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. Last Updated: 07/27/2016

The Economic Crisis as a Wake-Up Call

Russia had been experiencing a rapid growth of corporate philanthropy before the crisis hit last year. The percentage of money donated by companies was estimated at a level of 10 to 11 percent of their profit (compared with the western level of 2-3 percent). Thanks to the generosity of Russian and international companies, many important initiatives were started, new effective approaches developed to long-lasting social maladies: inclusive schools, educational centers for children with special needs, abandonment prevention and foster care programs, competitive education for underprivileged, self-help groups, social and legal assistance to homeless and migrants, you name it.

Every fashion has an underside; companies compete in generosity and creativity, and creativity is sometimes a weak point. Every Christmas, posters of performances and children's parties for orphans pollute big Russian cities. In an effort to help directly, some companies stuffed orphanages and children hospitals with sweets and expensive toys.

Orphans need help in finding foster families, getting a decent education, integrating themselves into the outer world. But helping with this is too complicated, takes time to understand and get results, to find good providers, get acquainted with NGOs, which are often too full of themselves to explain in plain words what they do and why it is important to bother.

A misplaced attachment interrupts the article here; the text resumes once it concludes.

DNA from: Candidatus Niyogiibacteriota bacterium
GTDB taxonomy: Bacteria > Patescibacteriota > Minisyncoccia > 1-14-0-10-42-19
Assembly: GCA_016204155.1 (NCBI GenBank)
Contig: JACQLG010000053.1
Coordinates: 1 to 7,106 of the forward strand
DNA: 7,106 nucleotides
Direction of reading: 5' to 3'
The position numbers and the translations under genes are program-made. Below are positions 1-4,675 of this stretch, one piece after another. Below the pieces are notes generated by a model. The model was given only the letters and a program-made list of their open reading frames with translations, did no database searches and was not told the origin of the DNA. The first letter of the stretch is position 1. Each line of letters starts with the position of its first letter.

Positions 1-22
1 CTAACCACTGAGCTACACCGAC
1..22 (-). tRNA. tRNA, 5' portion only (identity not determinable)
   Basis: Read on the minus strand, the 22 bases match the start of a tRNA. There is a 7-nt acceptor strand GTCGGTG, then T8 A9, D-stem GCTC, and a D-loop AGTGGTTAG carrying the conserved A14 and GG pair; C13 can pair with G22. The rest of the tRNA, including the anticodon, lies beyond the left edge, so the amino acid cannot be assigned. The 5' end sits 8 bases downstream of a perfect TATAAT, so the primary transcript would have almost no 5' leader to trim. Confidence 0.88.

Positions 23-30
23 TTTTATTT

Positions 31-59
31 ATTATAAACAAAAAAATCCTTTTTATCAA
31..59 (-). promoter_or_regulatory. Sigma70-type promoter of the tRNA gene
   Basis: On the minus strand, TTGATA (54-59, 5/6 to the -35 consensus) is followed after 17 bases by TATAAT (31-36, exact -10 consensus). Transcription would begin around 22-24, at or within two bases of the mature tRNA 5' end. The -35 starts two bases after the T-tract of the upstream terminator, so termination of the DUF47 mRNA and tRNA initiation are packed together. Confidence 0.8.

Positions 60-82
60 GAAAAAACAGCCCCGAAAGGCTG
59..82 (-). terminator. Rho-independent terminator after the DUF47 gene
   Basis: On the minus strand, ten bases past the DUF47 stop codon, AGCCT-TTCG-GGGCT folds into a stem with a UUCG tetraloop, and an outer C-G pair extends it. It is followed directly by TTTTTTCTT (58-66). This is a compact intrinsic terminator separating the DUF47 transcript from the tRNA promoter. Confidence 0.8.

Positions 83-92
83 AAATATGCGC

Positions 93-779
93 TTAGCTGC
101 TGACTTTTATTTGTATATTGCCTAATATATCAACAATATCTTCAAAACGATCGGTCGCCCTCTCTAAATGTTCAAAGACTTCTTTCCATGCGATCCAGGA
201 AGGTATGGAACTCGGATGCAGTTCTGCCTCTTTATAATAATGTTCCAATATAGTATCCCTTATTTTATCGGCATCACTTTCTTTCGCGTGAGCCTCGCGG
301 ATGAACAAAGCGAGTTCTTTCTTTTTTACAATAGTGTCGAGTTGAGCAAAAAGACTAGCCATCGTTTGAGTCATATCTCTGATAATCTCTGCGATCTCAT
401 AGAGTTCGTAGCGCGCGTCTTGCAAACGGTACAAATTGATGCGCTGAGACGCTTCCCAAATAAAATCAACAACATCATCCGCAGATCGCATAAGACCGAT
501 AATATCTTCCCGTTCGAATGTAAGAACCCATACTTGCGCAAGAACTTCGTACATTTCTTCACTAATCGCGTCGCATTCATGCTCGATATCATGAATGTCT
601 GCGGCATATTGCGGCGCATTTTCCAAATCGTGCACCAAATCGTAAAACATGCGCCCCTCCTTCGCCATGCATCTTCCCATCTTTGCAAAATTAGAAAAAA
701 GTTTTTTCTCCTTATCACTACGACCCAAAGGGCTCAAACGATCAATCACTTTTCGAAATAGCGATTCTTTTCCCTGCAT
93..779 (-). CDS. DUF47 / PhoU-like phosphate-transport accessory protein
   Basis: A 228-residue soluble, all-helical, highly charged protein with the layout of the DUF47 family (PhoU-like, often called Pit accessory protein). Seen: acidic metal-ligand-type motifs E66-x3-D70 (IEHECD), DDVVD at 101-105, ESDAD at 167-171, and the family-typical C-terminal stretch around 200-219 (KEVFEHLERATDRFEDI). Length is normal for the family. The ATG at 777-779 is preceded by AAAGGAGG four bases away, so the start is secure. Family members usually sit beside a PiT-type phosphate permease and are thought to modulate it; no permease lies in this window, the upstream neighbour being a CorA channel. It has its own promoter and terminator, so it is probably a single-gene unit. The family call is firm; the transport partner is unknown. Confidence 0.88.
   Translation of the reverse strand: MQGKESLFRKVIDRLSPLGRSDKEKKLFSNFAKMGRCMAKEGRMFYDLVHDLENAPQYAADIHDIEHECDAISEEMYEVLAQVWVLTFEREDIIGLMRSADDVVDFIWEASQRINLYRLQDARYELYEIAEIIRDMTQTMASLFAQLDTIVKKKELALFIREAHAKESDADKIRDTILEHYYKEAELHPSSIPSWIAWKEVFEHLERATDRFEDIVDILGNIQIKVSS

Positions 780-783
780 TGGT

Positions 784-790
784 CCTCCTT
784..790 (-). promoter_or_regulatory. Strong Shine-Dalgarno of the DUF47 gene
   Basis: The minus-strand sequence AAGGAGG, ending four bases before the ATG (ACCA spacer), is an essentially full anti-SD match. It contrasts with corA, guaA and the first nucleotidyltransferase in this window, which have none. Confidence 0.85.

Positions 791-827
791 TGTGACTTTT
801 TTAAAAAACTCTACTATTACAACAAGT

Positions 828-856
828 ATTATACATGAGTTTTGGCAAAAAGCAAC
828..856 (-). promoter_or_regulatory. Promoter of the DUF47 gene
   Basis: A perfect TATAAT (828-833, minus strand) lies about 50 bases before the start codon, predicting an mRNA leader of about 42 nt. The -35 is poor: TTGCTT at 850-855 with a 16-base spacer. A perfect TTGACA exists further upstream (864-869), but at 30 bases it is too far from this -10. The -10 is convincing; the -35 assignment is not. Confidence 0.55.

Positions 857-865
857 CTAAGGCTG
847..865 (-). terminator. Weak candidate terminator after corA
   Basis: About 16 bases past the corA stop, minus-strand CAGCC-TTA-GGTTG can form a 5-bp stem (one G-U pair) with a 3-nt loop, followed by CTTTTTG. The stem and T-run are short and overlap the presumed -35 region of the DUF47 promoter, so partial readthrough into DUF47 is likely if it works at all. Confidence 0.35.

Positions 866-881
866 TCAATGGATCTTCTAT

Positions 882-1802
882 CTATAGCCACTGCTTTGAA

Don't get me wrong – corporate donations were a very important and indispensable part of Russian NGOs' budgets. Out of the fat pie of corporate philanthropy, professional NGOs that provide a net rather than a fish (i.e. long term solutions as opposed to things which give instant gratification to donors) only get a small part. As a result the general population is quite skeptical about philanthropy perceiving it as an expensive eccentricity of the very rich.

Since October and November last year companies really damaged or just threatened by the crisis started revising and reducing their charitable budgets. It is inevitable and understandable — the first responsibility of business is business. Still many companies and firms continue their charitable programs, desperately trying not to let down their beneficiaries. It is very courageous of them, so let's make sure it's smart.

One of the goals (or perhaps a side effect) of philanthropy is to consolidate communities, unite public and private efforts around solving urgent problems. It is one of the instruments to get on the other side of the economic crisis as a stronger, more integrated society. A few months of the crisis have given some evidence that individuals have started donating more to the non-disputable causes, such as saving children's lives, helping those who are in great need. People unite in a time of trouble; they are willing to sacrifice luxury for the sake of necessity. Are companies ready to do the same?

Philanthropy is not a legal obligation but an expression of social responsibility and good will. Thus, we are very grateful to every person and every company that give donations. The only request is – think twice before you choose how your money is going to be spent. There are effective mechanisms to address systemic problems and needs of our society. If you really want your company, your employees, the communities in which you operate and other stakeholders to benefit long term, it does not take spending lots of money it takes spending what budget you have wisely.